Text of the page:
Thursday, November 4, 2010

Amber Tree

I don’t know if you would consider this a strong tree because it has managed to survive for so long in a blighted condition, or a weak tree because it failed to remain healthy. Which ever you choose, it’s certainly an interesting tree.

From the look of the crooked trunk, it certainly fits in with the rest of the trees at Blue Jay Barrens. This is a Wild Black Cherry. The very top of the tree seems perfectly healthy, but the trunk is far from being in good shape.

Various cankers, sores, bulges and cracks mar the oddly shaped trunk. Globs of golden sap flow out to harden on the loose bark. Not a very pretty sight.

That is, it’s not a very pretty sight until you get close. Sunlight showing through the hardening sap presents the unmistakable image of amber. Well, at least there’s the color and look of amber. Given time and the right conditions, it could become amber in the future.

Insect infestations and fungus infections are the two primary causes of sap flow such as this. Both of those agents may be present here, but I found clear evidence of a borer at work in this tree. The reddish brown grains on the bark and sticking to the sap are fras deposited by feeding insects. I know that the Peach Tree Borer, a moth larva, causes this type of damage to cherry trees, but I’ve never seen that borer attack such a large area of the tree trunk.

Each amber nodule has the consistency of thick gum with a hard exterior coating like a fine glass sheet. Manipulation of the sap causes the coating to develop a spider web of cracks that completely ruin the beauty of the object. I ruined one in my investigations, but left the rest alone.

There are still a couple sections of unaffected trunk. I’ll have to watch in later years to see if the borers move into these areas. Maybe the tree is diseased in a way that signals the borers to lay eggs here, or it could be that the presence of borer activity attracts more borers. My experience with Peach Tree Borers has been limited to ornamental plantings that usually got cut down after they became infested, so maybe those trees would have looked like this one if left in place. Another possibility is that I don’t know what I’m talking about and this damage wasn’t caused by Peach Tree Borers and I’d better just move on before I get into real trouble.

I found it interesting that a neighboring elm put a root up and over the exposed root of the cherry. Perhaps it was just reaching out a sympathetic root to comfort an ailing neighbor.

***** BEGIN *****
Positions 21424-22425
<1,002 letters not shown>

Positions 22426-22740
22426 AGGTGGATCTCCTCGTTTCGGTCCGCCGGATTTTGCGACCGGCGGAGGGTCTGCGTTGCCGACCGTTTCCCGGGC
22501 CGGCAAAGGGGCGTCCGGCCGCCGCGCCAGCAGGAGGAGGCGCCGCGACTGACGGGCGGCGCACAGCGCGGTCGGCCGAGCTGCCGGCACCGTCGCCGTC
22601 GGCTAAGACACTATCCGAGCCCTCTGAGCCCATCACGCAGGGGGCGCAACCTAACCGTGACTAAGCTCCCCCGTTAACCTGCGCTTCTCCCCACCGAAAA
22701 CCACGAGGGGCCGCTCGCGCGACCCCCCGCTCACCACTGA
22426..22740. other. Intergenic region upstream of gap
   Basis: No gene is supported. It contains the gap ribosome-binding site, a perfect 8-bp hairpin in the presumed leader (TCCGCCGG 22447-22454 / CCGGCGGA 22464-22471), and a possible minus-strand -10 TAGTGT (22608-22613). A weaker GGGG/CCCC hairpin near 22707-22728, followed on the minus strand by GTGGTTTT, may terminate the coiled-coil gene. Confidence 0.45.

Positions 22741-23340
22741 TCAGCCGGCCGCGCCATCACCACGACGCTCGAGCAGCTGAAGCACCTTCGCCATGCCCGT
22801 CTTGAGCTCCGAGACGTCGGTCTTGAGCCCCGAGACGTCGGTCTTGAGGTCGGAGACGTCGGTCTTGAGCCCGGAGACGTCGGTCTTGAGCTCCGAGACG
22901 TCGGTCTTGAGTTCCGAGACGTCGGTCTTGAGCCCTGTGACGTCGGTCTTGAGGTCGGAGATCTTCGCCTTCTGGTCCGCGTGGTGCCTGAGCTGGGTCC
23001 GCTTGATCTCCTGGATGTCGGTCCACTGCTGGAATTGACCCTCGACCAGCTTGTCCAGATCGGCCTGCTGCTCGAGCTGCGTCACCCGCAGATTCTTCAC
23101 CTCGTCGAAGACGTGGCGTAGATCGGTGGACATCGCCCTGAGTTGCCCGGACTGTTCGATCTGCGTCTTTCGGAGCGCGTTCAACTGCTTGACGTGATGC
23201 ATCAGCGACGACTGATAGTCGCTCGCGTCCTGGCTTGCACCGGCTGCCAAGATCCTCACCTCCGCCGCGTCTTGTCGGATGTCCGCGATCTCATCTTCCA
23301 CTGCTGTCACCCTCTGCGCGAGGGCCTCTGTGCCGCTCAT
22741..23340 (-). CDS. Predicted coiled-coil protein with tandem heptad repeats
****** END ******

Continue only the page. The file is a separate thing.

5 comments:

  1. Another interesting post. I agree the "amber" is quite pretty. So sad it is a sign of disease, though. Thanks for a smile this morning. :)

    ReplyDelete
  2. Hi Steve ...creatures of the black lagoon!!!!
    I have a cherry tree out back looks like that interesting to know what causes that...it is quite pretty though!!
    The radar map is showing a snow rain mix just about reaching where Renee lives and heading my way...and my old lawn tractor who I fondly can "tin lizzy" is out there with the battery charger on it with a wagon full of stuff for the mulch pile. I hope it starts soon or I'll have to dig out a pair of tire chains LOL : }

    ReplyDelete
  3. You're welcome, Lois. I like to give out smiles whenever I can.

    Hi, grammie g. I hope Lizzy started and you got your work done before the wet weather got to you. We had snow/rain predicted for tomorrow, but it looks like it's just going to be rain now. I'm not ready for snow.

    ReplyDelete
  4. We had a similar condition, called "Plum Borer", in our plum tree in our home orchard. It killed the tree next to it, and our last plum tree looked like it was going to be the next victim.

    Fortunately, a homeopathic agricultural expert, V. Das Kaviraj was visiting my home orchard and suggested homeopathic phosphoric acid as a treatment to dripped over the tree's drip line.

    We only did this safe and natural treatment once and within a month, the gummy sap-like discharge completely dried up and healed. That was last year. This year it made a great comeback - it now has healthy plums on it! I was quite amazed and thankful for Kaviraj's expertise. (Our tree arborist says that she is not aware of any conventional chemical treatments which ever have been effective in this disease, in her experience.)

    You can buy his new book from Narayana Publishers called "Homeopathy for Farm and Garden: The Homeopathic Treatment of Plants."

    We bought a 4 ounce bottle of Boiron Homeopathic Phosphoric Acid (6C Solution) and it only takes 10 drops. You add 10 drops of homeopathic phosphoric acid to 1 liter of pure distilled drinking water and shake it vigorously 50 times in a glass bottle (we used a clean wine bottle). Then, you take this 1 liter of solution and put it in a 5 gallon plastic bucket, and fill the bucket vigorously with tap water, to the top. You then take the 5 gallons and pour the entire contents over the fruit tree's "dripline" area. One treatment is all you need.

    For this to work, it has to be a tree which is really leaking gummy sap profusely. (Note: Homeopathic phosphoric acid is used for very weak, sick people who have diseases associated with marked fluid losses, such as blood loss, dehydration, etc.)

    Hope this info can be of service!
    Bob S. - Chicago, IL

    ReplyDelete
  5. Thanks Bob. I'll check out that book.

    ReplyDelete